MDRC, May 2008
Reading First is a curricular and instructional cornerstone of The No Child Left Behind Act of 2001. It builds directly on recommendations from the National Reading Panel’s (NRP’s) review of scientifically-based reading research. The NRP identified five areas of instructional practice that were found to be essential to teaching children to read: phonemic awareness (manipulation of individual speech sounds), phonics (mappings between sounds and print), fluency (improved speed and accuracy in oral reading), vocabulary, and text comprehension. The report found that, on average, Reading First did not improve students’ reading comprehension test scores. Across the 18 study sites and two years of data collection, 45 per cent of first-grade students in the Reading First schools scored at or above grade level on the SAT-10 reading comprehension test. This represents a three percentage-point increase (that is not statistically significant) over first-grade students in non-Reading First schools. Thirty-nine per cent of second-grade students in both Reading First and non-Reading First schools scored at or above grade level, indicating no difference between the two groups of schools. Thirty-eight per cent of third-grade students scored at or above grade level, reflecting a two percentage-point decrease (that is not statistically significant), compared to third-grade students in non-Reading First schools. (Adapted from Introduction.)
Key Learning AreasEnglish
Subject HeadingsEducational evaluation
English language teaching
United States of America (USA)
Rethinking Schools, February 2007
Since the first edition was published in 1994, Rethinking Our Classrooms has sold over 160,000 copies. This revised and expanded edition includes new essays on science and environmental education, immigration and language, military recruitment, teaching about the world through mathematics, and gay and lesbian issues. It includes classroom narratives, and hands-on examples of how teachers can promote the values of community, justice and equality while building academic skills. It is designed 'for new and veteran K–12 teachers, as well as teacher education and staff development programs'. Adapted from publisher's description, which includes links to the Preface, Introduction, and table of contents free online. See also support material in Volume 2 of Rethinking Our Classrooms.
Subject HeadingsTeaching and learning
Social life and customs
United States of America (USA)
Business Council of Australia, May 2008
Prepared for the Business Council of Australia (BCA) by the Australian Council for Educational Research, the paper Teaching Talent focuses on what Australia needs to do to raise the quality of teaching in all schools for the benefit of every student. It recommends recruiting the most talented, capable and committed people into the teaching profession; introducing a new national certification system that recognises excellent teachers and provides the basis for a new career path for the profession; a new remuneration structure that rewards excellent teachers and demonstrates that, as a society, Australia values the teaching profession; a comprehensive strategy that supports teachers in continuing to learn and improve their teaching throughout their careers; and the introduction of a national assessment and accreditation system for teacher education courses. The publication comprises a paper prepared for the BCA by Professor Stephen Dinham, Dr Lawrence Ingvarson and Dr Elizabeth Kleinhenz, titled ‘Investing in Teacher Quality: Doing What Matters Most’, preceded by an introduction and recommendations authored by the BCA. (Adapted from front cover text and BCA media release, which includes a link to the full text of the paper.)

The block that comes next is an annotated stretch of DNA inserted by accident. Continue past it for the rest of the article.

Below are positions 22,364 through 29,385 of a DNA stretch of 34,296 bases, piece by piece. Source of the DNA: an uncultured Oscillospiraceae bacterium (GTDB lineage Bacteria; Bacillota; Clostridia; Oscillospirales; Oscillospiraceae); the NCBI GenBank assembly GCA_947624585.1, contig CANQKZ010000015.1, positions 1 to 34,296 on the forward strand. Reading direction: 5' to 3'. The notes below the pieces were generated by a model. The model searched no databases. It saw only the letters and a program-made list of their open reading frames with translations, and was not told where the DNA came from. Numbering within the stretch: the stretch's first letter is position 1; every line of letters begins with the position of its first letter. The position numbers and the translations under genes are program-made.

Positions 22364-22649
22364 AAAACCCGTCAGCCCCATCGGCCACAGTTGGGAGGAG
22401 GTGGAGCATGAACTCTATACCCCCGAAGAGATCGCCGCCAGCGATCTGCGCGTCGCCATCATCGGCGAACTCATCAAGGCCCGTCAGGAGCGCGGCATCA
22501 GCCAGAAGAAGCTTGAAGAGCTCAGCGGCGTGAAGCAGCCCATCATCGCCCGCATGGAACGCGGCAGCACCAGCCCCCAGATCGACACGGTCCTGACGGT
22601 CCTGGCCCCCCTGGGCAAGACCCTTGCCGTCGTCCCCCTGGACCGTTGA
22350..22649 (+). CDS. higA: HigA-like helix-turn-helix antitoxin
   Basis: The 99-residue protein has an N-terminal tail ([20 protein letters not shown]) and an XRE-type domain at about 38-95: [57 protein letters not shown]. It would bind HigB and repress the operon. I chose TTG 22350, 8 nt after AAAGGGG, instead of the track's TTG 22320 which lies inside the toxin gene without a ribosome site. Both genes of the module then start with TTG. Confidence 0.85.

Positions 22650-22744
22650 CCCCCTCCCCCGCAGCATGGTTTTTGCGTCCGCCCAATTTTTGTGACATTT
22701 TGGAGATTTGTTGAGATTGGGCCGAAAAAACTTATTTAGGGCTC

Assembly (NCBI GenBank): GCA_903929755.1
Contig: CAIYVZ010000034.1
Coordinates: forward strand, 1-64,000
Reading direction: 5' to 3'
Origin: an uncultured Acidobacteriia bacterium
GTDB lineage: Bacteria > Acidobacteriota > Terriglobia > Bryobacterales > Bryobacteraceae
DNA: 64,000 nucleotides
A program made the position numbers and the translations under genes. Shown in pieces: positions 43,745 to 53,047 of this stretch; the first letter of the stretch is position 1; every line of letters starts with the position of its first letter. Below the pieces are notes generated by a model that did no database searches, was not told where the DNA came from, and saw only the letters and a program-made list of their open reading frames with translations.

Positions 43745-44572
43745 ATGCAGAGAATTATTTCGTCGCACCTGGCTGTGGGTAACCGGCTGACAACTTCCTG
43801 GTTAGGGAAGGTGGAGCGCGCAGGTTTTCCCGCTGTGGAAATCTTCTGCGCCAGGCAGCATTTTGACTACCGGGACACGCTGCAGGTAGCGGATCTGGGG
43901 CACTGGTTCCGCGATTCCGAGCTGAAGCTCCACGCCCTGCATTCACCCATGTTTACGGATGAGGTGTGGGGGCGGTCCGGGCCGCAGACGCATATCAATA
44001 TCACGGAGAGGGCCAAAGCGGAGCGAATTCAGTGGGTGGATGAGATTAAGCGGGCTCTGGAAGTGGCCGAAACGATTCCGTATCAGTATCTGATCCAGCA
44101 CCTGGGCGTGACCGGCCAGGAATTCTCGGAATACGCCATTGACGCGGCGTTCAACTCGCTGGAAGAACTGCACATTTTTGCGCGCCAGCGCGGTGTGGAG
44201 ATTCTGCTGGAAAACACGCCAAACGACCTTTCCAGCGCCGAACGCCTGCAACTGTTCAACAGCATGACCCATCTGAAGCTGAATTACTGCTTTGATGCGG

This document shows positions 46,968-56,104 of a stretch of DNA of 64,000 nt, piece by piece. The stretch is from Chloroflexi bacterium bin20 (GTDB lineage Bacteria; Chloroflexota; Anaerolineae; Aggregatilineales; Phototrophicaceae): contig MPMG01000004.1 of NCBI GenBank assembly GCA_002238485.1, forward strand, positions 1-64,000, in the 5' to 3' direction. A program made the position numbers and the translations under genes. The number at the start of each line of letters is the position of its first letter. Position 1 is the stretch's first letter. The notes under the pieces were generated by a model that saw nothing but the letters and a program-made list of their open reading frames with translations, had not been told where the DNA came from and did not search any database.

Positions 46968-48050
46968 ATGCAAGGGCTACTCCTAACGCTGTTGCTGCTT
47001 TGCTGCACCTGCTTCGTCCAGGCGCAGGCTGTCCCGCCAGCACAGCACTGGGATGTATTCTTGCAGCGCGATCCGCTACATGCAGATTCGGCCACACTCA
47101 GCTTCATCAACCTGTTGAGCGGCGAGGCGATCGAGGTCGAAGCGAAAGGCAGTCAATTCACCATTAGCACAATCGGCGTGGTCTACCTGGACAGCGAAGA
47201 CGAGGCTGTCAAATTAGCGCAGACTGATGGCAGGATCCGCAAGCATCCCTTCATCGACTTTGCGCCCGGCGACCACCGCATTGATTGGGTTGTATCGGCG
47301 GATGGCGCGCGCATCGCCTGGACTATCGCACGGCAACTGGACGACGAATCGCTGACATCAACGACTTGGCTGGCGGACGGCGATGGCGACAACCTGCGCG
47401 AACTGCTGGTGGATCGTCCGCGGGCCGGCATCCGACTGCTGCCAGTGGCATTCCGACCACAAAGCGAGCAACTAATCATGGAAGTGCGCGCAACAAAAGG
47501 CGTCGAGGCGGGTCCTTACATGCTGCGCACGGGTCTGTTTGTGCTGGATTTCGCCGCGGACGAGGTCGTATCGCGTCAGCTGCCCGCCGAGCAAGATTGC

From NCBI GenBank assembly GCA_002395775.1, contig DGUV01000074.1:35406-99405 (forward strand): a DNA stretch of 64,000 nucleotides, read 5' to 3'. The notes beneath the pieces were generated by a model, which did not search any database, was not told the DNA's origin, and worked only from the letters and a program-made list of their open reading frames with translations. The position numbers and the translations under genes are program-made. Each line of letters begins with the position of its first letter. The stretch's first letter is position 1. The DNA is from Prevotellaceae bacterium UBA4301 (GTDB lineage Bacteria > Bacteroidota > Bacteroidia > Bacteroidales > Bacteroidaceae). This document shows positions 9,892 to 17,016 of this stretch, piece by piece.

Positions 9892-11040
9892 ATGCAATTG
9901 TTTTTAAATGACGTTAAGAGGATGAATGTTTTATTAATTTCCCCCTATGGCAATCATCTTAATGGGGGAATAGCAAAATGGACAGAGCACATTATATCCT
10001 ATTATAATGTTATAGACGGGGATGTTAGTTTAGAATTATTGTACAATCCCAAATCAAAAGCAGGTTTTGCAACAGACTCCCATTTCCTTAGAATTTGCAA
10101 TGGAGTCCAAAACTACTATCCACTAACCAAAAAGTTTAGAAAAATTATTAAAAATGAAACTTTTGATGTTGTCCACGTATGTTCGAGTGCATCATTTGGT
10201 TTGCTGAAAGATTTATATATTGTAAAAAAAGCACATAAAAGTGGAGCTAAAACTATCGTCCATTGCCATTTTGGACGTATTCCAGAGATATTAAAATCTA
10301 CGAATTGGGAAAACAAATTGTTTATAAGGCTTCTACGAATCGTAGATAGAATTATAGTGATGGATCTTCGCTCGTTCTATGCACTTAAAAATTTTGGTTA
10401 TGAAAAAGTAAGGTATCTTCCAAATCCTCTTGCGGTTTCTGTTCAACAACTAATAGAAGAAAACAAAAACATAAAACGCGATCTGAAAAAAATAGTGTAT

Teaching and learning
The socialisation of children is discussed within the conceptual framework of Urie Bronfenbrenner's Ecological Model of Human Development. Berns examines the interactive effects of family, child care, school, peer groups, media, community and societal factors (including culture, political ideology, economics and technology) to demonstrate how aspects of a child's environment affect his or her development. Adapted from publisher's description: also available via DA Direct.
Subject HeadingsChild development
School and community
Prentice Hall Inc., 2007
This text is based on an ecological theory of child development. It is designed to provide information and strategies for pre-service teachers to develop vibrant partnerships between parents, community members and the school in the USA. The chapter 'Including Children with Disabilities' emphasises the impact of family, the school’s approach and community support for the development of children with special needs. The book also covers vignettes from children’s experiences, and topics including bullying, childhood obesity, and diversity in communities and homes. Adapted from publisher's description.
Subject HeadingsSchool and community
Sage Publications, 2007
This companion book to Principals of Dynamic Schools and Dynamic Teachers describes the process of making and enacting educational policy and helps decision makers evaluate, interpret, and analyse the policies that govern their schools. Leading Dynamic Schools presents educational leaders with a conceptual framework for developing effective and ethical school policies. Organised by key topics such as English Language Learners, inclusion, and bullying, the text incorporates vignettes, research, and relevant theories. Adapted from publisher's description.
Subject HeadingsSchool principals